This morning Toyota President Akio Toyoda apologized profusely to the Japanese people for making vehicles that have not excited domestic buyers. He was also contrite over the company's projected loss of $5 billion for the year, and for a recent floor-mat recall prompted by the deaths of four people in San Diego. But Toyota, which overtook GM as the world's largest automaker last year, is still much better off than any American car company. Can our auto execs learn from Mr. Toyoda's regrets? (Below, the popular Toyota Prius.)
The New York Times says  that Toyoda's "public display of grief" is in keeping with a "tradition of remorse" in Japan, which are common among politicians and businessmen. He called a decision to cease production at a California plant "agonizing" and said Toyota had betrayed its roots. The Times also quotes a professor at Temple University's Japan campus who says such public apologies are often ways to "avoid taking real action or responsibility" for a company's distress. Toyoda is the grandson of the company's founder.
BusinessWeek was also critical of the speech, reporting  that analysts wanted more specificity from Toyoda about the company's financials, and about how it plans to revamp its line-up. But it also notes that Toyoda is well known for obsessively testing competitors' cars to glean their advantages and disadvantages, a compulsion that might seem foreign to most American execs. Compare Toyoda's strategy to Steve Ballmer's recent ridicule  of one Windows project employee who brought an iPhone to a private company meeting, and the effect of hubris comes into full relief.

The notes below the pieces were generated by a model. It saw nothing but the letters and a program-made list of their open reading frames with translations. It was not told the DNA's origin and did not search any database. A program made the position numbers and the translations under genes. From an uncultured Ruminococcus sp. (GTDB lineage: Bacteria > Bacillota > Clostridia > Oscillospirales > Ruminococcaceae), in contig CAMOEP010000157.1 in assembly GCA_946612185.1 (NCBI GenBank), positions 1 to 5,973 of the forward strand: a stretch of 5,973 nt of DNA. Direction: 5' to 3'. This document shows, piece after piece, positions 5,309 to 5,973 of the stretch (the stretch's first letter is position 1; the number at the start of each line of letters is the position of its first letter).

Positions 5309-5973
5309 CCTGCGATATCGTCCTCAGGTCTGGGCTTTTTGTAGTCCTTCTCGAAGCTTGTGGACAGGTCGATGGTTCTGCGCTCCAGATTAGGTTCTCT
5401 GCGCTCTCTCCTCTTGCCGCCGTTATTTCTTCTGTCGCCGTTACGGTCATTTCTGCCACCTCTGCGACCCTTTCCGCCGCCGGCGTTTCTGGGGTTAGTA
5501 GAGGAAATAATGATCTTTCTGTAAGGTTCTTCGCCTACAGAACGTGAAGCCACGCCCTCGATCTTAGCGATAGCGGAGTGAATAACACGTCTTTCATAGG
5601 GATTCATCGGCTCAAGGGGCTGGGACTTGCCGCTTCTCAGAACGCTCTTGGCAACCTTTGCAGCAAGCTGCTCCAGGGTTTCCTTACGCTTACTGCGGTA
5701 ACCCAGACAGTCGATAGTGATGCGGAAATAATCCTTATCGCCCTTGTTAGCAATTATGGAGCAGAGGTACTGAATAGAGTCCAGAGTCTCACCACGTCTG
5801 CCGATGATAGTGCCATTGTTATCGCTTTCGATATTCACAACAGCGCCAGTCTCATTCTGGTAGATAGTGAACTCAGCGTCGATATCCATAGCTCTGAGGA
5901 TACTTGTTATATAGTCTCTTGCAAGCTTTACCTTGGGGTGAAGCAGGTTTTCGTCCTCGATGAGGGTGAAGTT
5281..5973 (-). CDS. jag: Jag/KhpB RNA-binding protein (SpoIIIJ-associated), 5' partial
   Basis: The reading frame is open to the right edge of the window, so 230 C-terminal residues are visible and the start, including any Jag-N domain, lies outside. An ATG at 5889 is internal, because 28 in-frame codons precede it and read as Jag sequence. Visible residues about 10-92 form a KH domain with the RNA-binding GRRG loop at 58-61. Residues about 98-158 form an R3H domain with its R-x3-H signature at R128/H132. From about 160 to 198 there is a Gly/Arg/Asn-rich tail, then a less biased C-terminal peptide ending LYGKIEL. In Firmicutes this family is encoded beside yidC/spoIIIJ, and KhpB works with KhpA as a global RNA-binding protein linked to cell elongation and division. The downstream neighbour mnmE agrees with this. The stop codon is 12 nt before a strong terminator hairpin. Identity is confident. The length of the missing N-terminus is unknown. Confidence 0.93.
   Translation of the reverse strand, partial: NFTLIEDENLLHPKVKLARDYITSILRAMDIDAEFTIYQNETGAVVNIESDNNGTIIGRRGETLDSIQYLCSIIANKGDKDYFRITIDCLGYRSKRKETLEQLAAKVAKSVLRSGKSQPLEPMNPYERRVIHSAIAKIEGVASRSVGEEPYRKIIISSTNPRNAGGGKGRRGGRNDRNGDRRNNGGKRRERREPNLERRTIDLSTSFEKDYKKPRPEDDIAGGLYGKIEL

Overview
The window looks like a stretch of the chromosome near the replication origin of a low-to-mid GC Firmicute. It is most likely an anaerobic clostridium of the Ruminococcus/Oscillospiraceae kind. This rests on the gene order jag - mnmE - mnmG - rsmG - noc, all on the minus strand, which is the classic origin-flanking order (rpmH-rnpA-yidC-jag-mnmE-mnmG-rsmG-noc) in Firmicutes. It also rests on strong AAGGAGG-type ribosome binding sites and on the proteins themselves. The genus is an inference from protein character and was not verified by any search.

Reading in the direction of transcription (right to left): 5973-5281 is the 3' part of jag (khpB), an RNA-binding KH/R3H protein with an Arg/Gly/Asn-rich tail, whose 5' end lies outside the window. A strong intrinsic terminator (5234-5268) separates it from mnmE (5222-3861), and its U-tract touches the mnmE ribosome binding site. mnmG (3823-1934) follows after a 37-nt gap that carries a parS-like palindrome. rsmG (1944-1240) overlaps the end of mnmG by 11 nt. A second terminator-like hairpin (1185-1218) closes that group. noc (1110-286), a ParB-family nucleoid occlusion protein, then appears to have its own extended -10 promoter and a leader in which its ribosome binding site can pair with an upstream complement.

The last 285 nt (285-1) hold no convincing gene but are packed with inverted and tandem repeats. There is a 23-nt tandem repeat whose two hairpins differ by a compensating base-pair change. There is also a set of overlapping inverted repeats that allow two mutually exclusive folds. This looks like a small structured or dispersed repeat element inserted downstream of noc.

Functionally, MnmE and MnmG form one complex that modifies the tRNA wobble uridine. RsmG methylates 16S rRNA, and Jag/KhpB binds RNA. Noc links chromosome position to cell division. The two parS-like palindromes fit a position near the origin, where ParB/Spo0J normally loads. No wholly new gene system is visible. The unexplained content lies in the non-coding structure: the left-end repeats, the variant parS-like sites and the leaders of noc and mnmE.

And what about CEOs of American car companies? Speaking before Congress in December, American car chiefs promised  greener cars, offered to take $1 salaries, and discussed re-opening union negotiations, in exchange for billions in cut-rate Federal loans. A little contrition, disingenuous or not, would be welcome.